You’ve heard the warnings your whole life to always wear sunscreen, but do you actually heed them? 47% of Americans never wear sunscreen, and only 10% percent of adults in the U.S. wear it every day. That small group has the right idea, but is it truly necessary to protect ourselves year-round?
Even though the sun is beautiful and essential to life on earth, the ultraviolet rays it emits are a type of ionizing radiation-- meaning they contain high levels of radiation, enough to ionize (or destroy electrons inside of) atoms. This process is damaging to the DNA cells which can ultimately cause skin cancer like basal cell carcinoma, squamous cell carcinoma, or the more serious skin cancer, melanoma. There are various ways to protect your skin and stop these harmful rays from damaging your cells.
Sunblock may be the best way to protect your skin. It literally blocks UV rays from burning and penetrating the skin. The typically thick cream acts as a complete shield for your skin. Apply sunblock to all exposed areas of your body before every outing.
Different from sunblock, sunscreen works more as a cosmetic product, though it is still a vital protectant. Sunscreen absorbs the rays from the sun and shields the skin from the radiation that causes wrinkles and discoloration.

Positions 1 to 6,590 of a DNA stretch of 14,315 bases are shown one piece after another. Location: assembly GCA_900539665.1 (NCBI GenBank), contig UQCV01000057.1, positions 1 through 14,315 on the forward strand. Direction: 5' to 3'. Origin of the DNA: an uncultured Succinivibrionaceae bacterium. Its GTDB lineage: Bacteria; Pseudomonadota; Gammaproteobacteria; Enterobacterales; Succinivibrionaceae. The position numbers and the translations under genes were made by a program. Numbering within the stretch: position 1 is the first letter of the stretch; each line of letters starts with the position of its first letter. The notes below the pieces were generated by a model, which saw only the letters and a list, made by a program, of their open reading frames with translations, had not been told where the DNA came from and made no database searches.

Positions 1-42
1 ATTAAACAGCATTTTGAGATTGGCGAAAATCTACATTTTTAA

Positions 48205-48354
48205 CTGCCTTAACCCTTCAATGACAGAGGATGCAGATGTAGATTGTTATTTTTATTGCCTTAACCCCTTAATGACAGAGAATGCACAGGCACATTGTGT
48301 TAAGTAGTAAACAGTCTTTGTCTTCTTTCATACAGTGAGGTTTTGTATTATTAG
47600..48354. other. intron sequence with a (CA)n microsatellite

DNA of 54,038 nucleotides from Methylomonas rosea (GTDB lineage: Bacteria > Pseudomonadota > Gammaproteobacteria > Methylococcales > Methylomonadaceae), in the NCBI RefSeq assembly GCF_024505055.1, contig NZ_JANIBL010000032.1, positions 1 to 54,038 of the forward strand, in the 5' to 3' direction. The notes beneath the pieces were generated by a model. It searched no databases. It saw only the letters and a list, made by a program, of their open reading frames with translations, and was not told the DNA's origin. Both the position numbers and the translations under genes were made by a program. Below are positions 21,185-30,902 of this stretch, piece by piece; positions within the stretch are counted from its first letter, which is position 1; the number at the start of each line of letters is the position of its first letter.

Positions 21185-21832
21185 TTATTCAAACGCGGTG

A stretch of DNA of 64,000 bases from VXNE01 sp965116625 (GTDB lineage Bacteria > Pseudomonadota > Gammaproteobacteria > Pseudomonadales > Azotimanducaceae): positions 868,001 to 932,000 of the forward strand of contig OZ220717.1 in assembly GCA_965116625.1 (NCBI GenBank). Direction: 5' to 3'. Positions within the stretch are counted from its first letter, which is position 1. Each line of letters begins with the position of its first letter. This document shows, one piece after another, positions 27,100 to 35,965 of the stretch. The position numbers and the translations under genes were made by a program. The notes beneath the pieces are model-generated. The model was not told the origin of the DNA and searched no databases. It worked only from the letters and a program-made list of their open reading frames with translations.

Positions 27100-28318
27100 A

When the sun is beaming, you probably don’t want to wear long-sleeve shirts and long pants. Nonetheless, it may protect you from the sun’s harmful rays. Not to worry however-- there is special protective gear that reflects the sun's rays (and some of its heat) that you can wear even on warm days.
We all love to play in the sun, but let’s not get carried away. Avoid staying out in the sun for too long. If you know you will be exposed to the sun for multiple hours, be sure to prepare yourself with block, screen, and/or protective clothing. Even with the preparations, avoid prolonged outings in direct sunlight if you can.
Despite popular belief, sun protection is a year-round necessity. There is never a moment in which the sun is not emitting its UV rays and radiation. Even when it’s cloudy outside or during cold seasons, the sun is still out and as long as the sun shines, you are at risk of sun damage and sunburn. True, the risk is much higher on clear days and during spring and summer months because there is less interference between the rays and your skin. Nonetheless, the radiation still reaches down and affects us. Therefore, anytime you go out during the day, use an appropriate protectant.